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Immigration in America: Asylum, Borders, and Conflicts

Immigration in America: Asylum, Borders, and Conflicts

Автором Danielle Smith-Llera

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Immigration in America: Asylum, Borders, and Conflicts

Автором Danielle Smith-Llera

Длина:
81 pages
42 minutes
Издатель:
Издано:
Jun 4, 2020
ISBN:
9780756566746
Формат:
Книге

Описание

Immigration is a hot topic in the United States. What kind of immigration should be allowed? How should immigrants who have come into the United States illegally be treated? What about the DREAMers? Refugees seeking asylum? Will building a border wall keep out illegal immigrants and stop the flow of drugs into the U.S.? Might improving technology offer a better answer? Students will learn about the issues surrounding immigration and border security while discovering how they can get involved in helping to find a solution.
Издатель:
Издано:
Jun 4, 2020
ISBN:
9780756566746
Формат:
Книге

Об авторе

Danielle Smith-Llera’s former life as a teacher led her to write books for young people. She has taught literature, writing, history, and visual arts to students ranging from elementary school to college. Danielle studied English and Visual Arts at Harvard University and exhibits her artwork internationally. As the spouse of a diplomat, she and her family have lived in Washington D.C., New Delhi, India and Kingston, Jamaica.

Связано с Immigration in America

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Immigration in America - Danielle Smith-Llera

TABLE OF CONTENTS

Cover

Title Page

Chapter One: Hatred in Plain Sight

Chapter Two: Hope and Struggle

Chapter Three: New Americans

Chapter Four: Close the Borders?

Chapter Five: Open the Borders?

Chapter Six: Confusion at the Border

Get Involved

Glossary

Additional Resources

Source Notes

Select Bibliography

About the Author

Index

Copyright

Back Cover

HATRED IN PLAIN SIGHT

Cactus plants rise out of the dry earth of the southern Arizona desert. Summer temperatures can reach 125 degrees Fahrenheit (52 degrees Celsius). Winter temperatures can drop below freezing at night. Customs and Border Protection (CBP) officers found 14-year-old Marco there alone in January 2019. They asked if he was thirsty, hungry, or afraid. The boy told them he had traveled by car and bus more than 2,000 miles (3,219 kilometers) from his home country of Guatemala. He hoped to live in Kentucky where his brother had settled. But he did not have permission to cross the border onto U.S. soil.

The southern border the U.S. shares with Mexico is 1,900 miles (3,058 km) long. The 4,000-mile (6,437 km) northern border with Canada is the longest barrier between countries in the world. Fences can mark these borders. Bodies of water such as the Rio Grande or the Great Lakes can too. Sometimes only a sign identifies the border. But often nothing marks the line between two nations in southern deserts and northern forests.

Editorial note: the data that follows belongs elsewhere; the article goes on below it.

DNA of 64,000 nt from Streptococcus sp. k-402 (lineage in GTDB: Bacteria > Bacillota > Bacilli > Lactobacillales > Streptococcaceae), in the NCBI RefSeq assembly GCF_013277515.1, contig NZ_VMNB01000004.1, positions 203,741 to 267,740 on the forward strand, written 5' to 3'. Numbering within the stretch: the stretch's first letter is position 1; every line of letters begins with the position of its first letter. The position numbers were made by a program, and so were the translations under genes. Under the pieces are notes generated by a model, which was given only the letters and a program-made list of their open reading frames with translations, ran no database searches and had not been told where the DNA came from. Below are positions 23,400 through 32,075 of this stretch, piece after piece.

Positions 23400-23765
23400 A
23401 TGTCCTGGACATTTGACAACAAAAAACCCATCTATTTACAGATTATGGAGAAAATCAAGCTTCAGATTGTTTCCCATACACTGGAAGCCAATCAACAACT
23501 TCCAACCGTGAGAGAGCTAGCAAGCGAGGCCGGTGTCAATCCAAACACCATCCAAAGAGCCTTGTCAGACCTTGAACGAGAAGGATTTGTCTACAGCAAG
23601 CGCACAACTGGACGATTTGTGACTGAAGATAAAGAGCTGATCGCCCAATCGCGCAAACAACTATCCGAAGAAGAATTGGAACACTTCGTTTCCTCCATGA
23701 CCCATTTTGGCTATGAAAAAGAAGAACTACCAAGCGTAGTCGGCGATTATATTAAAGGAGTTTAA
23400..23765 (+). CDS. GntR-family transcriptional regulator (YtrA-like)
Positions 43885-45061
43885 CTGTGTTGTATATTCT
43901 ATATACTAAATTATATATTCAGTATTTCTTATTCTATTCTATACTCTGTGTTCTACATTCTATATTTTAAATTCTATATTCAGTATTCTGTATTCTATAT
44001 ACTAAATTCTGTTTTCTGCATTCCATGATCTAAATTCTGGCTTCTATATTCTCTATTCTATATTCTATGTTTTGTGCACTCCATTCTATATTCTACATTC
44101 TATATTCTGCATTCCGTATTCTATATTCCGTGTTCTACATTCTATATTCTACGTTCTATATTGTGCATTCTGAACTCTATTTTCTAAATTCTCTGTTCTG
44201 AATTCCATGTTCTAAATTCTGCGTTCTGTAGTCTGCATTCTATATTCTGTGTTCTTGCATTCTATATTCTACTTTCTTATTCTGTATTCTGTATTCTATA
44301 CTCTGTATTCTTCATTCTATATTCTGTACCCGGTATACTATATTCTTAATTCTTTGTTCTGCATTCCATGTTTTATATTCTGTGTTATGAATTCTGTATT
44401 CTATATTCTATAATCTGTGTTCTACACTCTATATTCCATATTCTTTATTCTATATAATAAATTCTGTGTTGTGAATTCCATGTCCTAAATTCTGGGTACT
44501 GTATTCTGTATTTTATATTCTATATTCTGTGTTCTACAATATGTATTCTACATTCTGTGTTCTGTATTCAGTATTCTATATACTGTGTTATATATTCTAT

Marco (in black jacket) is one of many teenagers who have fled their troubled home countries. As have immigrants in times past, these teens hope to find a better life in the U.S.

Dangerous terrain frightens people attempting to cross without documents. But customs officers can be frightening too. They wear bulletproof vests and carry weapons. They patrol the borders on horseback, jet skis, in off-road vehicles, helicopters, and planes. They follow people’s tracks through snow, mud, and sand. They learn to speak Spanish to find out people’s stories and how they arrived at the U.S. border.

FACT

Undocumented immigrants have been called illegal immigrants or simply illegals. The word illegal is often considered offensive, as the word can describe actions, but not human beings. Human beings are neither legal nor illegal.

Easy Crossing

The largest border crossing in the U.S. is located near San Diego, California. It is also one of the busiest in the world. Almost 95,000 people cross into the U.S. from Mexico at the San Ysidro port of entry every day. They travel by car—or by foot—along a wide pedestrian walkway built by the U.S. government. Everyone must show CBP officers important documents. They must prove they have permission to enter the U.S. by land, air, or sea. CBP officers admit more than 1 million visitors through about 300 ports of entry every day.

People sometimes wait for hours to cross the border from Mexico into California.

Anyone crossing the border must have a passport. It is created in a person’s home country. It includes a person’s full name, age, gender, and place of birth. With this information, U.S. border officials can check computer records. Someone who has committed crimes may be barred from crossing into the U.S. Border officials also check these databases to see if travelers may be dangerous. They may be

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